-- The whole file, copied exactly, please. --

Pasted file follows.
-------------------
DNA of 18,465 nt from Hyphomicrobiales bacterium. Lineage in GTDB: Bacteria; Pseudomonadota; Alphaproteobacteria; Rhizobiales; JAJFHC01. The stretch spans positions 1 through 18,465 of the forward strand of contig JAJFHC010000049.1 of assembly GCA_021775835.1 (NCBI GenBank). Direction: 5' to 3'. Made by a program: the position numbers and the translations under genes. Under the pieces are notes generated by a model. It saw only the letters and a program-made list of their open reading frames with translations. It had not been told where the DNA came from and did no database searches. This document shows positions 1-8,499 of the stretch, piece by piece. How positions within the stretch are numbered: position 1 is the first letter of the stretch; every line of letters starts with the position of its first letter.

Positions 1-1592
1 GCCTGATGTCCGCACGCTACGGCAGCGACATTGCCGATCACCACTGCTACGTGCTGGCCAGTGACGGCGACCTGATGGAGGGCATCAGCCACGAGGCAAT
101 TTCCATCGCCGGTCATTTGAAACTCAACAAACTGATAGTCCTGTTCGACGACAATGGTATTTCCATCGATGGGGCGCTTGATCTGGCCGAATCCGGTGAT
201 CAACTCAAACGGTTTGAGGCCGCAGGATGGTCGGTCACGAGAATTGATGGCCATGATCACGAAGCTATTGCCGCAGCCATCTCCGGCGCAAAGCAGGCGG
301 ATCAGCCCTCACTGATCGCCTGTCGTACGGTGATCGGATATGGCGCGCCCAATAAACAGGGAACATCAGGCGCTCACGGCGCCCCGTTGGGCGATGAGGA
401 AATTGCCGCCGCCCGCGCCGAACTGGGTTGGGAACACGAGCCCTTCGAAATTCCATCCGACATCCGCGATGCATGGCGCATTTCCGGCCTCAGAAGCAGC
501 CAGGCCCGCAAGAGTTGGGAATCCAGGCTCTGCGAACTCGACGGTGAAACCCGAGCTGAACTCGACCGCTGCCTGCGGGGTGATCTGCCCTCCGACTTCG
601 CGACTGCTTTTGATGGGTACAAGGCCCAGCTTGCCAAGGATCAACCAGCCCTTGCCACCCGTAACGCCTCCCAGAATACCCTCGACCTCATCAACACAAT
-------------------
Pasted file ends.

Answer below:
DNA of 18,465 nt from Hyphomicrobiales bacterium. Lineage in GTDB: Bacteria; Pseudomonadota; Alphaproteobacteria; Rhizobiales; JAJFHC01. The stretch spans positions 1 through 18,465 of the forward strand of contig JAJFHC010000049.1 of assembly GCA_021775835.1 (NCBI GenBank). Direction: 5' to 3'. Made by a program: the position numbers and the translations under genes. Under the pieces are notes generated by a model. It saw only the letters and a program-made list of their open reading frames with translations. It had not been told where the DNA came from and did no database searches. This document shows positions 1-8,499 of the stretch, piece by piece. How positions within the stretch are numbered: position 1 is the first letter of the stretch; every line of letters starts with the position of its first letter.

Positions 1-1592
1 GCCTGATGTCCGCACGCTACGGCAGCGACATTGCCGATCACCACTGCTACGTGCTGGCCAGTGACGGCGACCTGATGGAGGGCATCAGCCACGAGGCAAT
101 TTCCATCGCCGGTCATTTGAAACTCAACAAACTGATAGTCCTGTTCGACGACAATGGTATTTCCATCGATGGGGCGCTTGATCTGGCCGAATCCGGTGAT
201 CAACTCAAACGGTTTGAGGCCGCAGGATGGTCGGTCACGAGAATTGATGGCCATGATCACGAAGCTATTGCCGCAGCCATCTCCGGCGCAAAGCAGGCGG
301 ATCAGCCCTCACTGATCGCCTGTCGTACGGTGATCGGATATGGCGCGCCCAATAAACAGGGAACATCAGGCGCTCACGGCGCCCCGTTGGGCGATGAGGA
401 AATTGCCGCCGCCCGCGCCGAACTGGGTTGGGAACACGAGCCCTTCGAAATTCCATCCGACATCCGCGATGCATGGCGCATTTCCGGCCTCAGAAGCAGC
501 CAGGCCCGCAAGAGTTGGGAATCCAGGCTCTGCGAACTCGACGGTGAAACCCGAGCTGAACTCGACCGCTGCCTGCGGGGTGATCTGCCCTCCGACTTCG
601 CGACTGCTTTTGATGGGTACAAGGCCCAGCTTGCCAAGGATCAACCAGCCCTTGCCACCCGTAACGCCTCCCAGAATACCCTCGACCTCATCAACACAAT